There are many colleges today that pay hefty wages to their athletes. Some colleges even match the salaries paid by professional league clubs as if these athletes have signed major league contracts already. Some universities recruit athletes by offering talented young people gifts such as scholarships, money, cars, jewelry, houses and in some cases provide for their family members too. In the real sense, college athletes should not receive any form of payments for representing the institution in a sports event. This is mainly because these are students who should be focusing solely on their academic progress. In college, students take part in sport as an extra co-curricular activity, talent or just a hobby. Therefore, until they are full professionals, college athletes should not receive any payments in return for their talent or game skills.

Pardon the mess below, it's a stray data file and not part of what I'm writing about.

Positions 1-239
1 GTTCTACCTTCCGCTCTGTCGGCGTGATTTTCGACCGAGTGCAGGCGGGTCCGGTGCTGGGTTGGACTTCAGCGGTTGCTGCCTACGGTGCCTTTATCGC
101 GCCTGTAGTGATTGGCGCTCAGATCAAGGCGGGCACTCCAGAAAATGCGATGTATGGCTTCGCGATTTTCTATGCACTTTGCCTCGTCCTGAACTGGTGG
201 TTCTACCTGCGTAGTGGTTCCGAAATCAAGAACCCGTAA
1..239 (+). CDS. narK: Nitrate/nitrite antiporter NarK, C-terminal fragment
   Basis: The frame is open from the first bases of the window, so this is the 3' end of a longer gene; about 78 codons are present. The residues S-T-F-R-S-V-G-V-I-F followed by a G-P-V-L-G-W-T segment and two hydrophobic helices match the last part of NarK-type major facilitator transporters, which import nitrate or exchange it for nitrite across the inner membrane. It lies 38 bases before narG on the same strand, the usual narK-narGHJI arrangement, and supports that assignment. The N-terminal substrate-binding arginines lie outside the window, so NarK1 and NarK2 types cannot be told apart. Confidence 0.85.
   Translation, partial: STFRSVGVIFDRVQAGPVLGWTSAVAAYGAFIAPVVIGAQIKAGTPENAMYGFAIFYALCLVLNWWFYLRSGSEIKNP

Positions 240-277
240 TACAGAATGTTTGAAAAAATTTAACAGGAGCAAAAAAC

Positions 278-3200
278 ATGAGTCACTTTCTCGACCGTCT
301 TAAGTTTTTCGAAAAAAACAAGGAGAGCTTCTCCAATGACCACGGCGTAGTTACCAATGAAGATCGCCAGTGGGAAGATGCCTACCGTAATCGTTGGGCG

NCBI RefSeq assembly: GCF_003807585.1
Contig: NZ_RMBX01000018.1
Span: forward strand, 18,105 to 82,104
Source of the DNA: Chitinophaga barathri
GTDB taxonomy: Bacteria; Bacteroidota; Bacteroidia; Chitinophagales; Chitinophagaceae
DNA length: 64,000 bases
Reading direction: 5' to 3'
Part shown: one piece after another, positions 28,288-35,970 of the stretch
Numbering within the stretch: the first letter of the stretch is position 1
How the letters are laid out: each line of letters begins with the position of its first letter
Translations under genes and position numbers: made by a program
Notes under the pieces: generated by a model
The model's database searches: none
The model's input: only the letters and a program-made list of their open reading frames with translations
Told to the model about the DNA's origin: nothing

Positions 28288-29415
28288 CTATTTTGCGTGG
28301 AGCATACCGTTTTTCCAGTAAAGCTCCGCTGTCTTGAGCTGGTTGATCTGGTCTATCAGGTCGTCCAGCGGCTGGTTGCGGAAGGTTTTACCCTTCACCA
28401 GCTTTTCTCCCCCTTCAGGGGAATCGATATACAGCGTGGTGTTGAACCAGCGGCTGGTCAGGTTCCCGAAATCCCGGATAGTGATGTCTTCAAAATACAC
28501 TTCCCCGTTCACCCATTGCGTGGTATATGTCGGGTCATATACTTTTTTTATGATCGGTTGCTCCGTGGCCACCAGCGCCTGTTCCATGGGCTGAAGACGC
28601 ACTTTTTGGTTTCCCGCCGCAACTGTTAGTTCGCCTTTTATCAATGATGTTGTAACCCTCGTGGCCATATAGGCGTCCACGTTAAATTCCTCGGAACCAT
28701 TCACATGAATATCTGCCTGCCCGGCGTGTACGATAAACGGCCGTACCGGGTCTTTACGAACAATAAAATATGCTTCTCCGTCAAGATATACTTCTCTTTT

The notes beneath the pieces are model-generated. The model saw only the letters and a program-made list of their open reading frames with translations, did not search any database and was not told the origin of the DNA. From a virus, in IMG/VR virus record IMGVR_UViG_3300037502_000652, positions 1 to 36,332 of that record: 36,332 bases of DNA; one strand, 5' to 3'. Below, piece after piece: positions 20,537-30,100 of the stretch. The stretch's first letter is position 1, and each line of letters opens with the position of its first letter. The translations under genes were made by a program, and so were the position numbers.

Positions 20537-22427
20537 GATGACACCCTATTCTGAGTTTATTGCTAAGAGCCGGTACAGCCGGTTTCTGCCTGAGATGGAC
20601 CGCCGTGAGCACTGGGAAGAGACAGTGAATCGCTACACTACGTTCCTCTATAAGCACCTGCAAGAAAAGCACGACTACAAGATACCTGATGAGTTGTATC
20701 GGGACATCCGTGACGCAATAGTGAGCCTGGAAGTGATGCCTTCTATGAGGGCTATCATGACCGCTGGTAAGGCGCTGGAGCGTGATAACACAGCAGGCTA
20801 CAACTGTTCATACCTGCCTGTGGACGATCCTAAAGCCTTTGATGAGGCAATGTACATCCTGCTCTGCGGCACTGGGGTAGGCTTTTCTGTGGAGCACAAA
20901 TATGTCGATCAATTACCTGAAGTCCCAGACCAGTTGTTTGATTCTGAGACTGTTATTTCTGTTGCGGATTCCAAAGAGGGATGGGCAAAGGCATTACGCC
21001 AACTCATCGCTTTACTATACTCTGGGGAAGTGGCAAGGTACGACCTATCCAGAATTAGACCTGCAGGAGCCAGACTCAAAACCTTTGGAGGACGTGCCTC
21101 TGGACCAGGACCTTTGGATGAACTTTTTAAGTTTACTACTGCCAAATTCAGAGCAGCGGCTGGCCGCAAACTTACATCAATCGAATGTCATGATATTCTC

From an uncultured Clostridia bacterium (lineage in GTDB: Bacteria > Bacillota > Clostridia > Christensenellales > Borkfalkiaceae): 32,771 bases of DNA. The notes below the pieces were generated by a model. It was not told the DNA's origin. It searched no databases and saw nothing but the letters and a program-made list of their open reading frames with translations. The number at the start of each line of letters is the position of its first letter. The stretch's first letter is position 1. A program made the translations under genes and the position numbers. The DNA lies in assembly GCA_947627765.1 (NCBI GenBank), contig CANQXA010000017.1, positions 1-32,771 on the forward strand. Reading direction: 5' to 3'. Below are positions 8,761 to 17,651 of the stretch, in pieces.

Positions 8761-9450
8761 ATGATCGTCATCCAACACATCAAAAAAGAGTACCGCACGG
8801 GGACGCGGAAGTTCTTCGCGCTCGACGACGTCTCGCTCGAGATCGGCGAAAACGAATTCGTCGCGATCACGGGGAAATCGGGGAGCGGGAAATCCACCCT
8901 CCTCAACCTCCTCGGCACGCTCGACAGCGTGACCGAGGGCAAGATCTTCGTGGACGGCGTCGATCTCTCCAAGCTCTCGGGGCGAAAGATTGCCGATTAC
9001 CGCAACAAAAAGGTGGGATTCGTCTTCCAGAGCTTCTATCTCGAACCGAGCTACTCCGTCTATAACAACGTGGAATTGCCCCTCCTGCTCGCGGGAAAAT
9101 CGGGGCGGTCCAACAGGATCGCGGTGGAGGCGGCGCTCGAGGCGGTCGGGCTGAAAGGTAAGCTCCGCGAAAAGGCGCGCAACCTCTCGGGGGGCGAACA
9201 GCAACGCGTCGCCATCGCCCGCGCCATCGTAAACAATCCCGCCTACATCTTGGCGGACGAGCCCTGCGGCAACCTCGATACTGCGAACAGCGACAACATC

On the bright side, paying college students to play motivates them to pursue and exploit their talents fully. If a student is good enough to represent their college, it is possible that they can become professional athletes. Therefore, paying them to play gives them a taste of how professional athletes act and live. By the time they turn professional, they would be fully aware of how professional athletes conduct themselves.
However, the negative effects of paying college athletes are so severe that they cancel out the good. In most cases, college students who get paid for playing end up dropping out of college. Early exposure to payments affects how they handle their finances in the future. Therefore, college students are not supposed to be paid for representing their institutions until they become professional athletes.
Griffin, G. (2007). Should College Athletes be Paid? New York: Gale.
Smith, R. A. (2010). Pay for Play: A History of Big-Time College Athletic Reform. Chicago: University of Illinois Press.
Woods, R. (2011). Social Issues in Sport (2, illustrated ed.). New York: Human Kinetics.